SILVER2023

Special Methods in Learning Equine Skills, Inc.

aka SMILES   |   Darien, WI   |  smilestherapeuticriding.org

Mission

SMILES transcends traditional therapeutic methods by offering individuals with special needs the joy of participating in an equine assisted program which provides social, emotional, physical and personal rewards.

Ruling year info

1985

Executive Director

Ms Troy Moldenhauer

Main address

N2666 County Road K

Darien, WI 53114 USA

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EIN

39-1508173

NTEE code info

Human Services - Multipurpose and Other N.E.C. (P99)

Other Services (D60)

IRS filing requirement

This organization is required to file an IRS Form 990 or 990-EZ.

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Communication

Programs and results

What we aim to solve

SOURCE: Self-reported by organization

While it is even more important to maximize potential, and to advance self-sufficiency for individuals with disability, appropriate and enjoyable therapeutic methods (activities) for achieving those goals are difficult to find. Adaptive equipment, a modified facility, and specially trained, caring, compassionate and dedicated professionals are required. Traditional recreational activities are often not options for a client who is non-verbal, or severely impaired. Behavioral issues often limit socialization and team activities. However, the need to enhance a healthy life and improve one's life and one's living skills remains a constant and critical aspect of wellbeing for these individuals.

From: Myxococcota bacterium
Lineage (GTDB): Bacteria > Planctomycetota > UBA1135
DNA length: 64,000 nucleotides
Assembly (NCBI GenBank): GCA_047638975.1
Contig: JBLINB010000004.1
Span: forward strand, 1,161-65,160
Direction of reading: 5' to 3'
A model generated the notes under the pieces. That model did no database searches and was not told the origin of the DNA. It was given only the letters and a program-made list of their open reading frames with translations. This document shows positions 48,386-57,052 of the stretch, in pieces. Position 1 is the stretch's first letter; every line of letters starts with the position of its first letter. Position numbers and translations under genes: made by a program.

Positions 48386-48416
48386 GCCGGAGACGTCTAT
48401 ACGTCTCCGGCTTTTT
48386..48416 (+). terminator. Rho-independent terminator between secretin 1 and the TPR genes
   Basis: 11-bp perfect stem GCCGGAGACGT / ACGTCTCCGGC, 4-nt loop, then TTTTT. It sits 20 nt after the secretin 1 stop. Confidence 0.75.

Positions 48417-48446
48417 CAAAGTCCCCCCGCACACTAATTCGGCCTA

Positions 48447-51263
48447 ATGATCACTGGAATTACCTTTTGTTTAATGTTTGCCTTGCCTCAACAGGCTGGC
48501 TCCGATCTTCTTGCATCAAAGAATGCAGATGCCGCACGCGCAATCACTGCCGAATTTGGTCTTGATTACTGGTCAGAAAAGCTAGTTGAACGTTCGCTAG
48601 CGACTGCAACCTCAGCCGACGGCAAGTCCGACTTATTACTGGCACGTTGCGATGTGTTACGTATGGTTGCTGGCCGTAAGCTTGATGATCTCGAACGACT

Horsemanship, as a therapeutic method, requires no pre-requisite skills and provides immediate success and reinforcement. Equine Assisted Activities and Therapies are easily adapted to address individualized functional goals, and to improve both lives and living skills.

Our programs

SOURCE: Self-reported by organization

What are the organization's current programs, how do they measure success, and who do the programs serve?

Therapeutic Horsemanship

SMILES participants range in age from 4 to 81. Any interested individual with physical, cognitive, social and/or emotional disabilities is eligible. Parental and physician approval is required for participation. Scholarships are available to assist with program fees. Therapeutic horsemanship contributes positively to the cognitive, physical, emotional and social well being of people with disabilities. Therapeutic Horsemanship includes both mounted and un-mounted activities. Therapeutic riding provides benefits in areas of sport, recreation, health and wellness. All equine assisted activities are designed to work toward the achievement of individualized functional goals relevant to the client's daily life activities. Benefits of equine assisted activities include: improved posture and balance, increased strength, normalized muscle tone, increased flexibility, improved eye-hand coordination, improved endurance, the pride of learning a new skill, independence, self-esteem and self-awareness. The rider also gains greater self-control which includes: social interaction and cooperation, improved attention span and listening skills, the chance to make new friends, both human and animal.

Population(s) Served
People with disabilities

Where we work

Affiliations & memberships

PATH Int'l 2021

Our results

SOURCE: Self-reported by organization

How does this organization measure their results? It's a hard question but an important one.

Number of volunteers

This metric is no longer tracked.
Totals By Year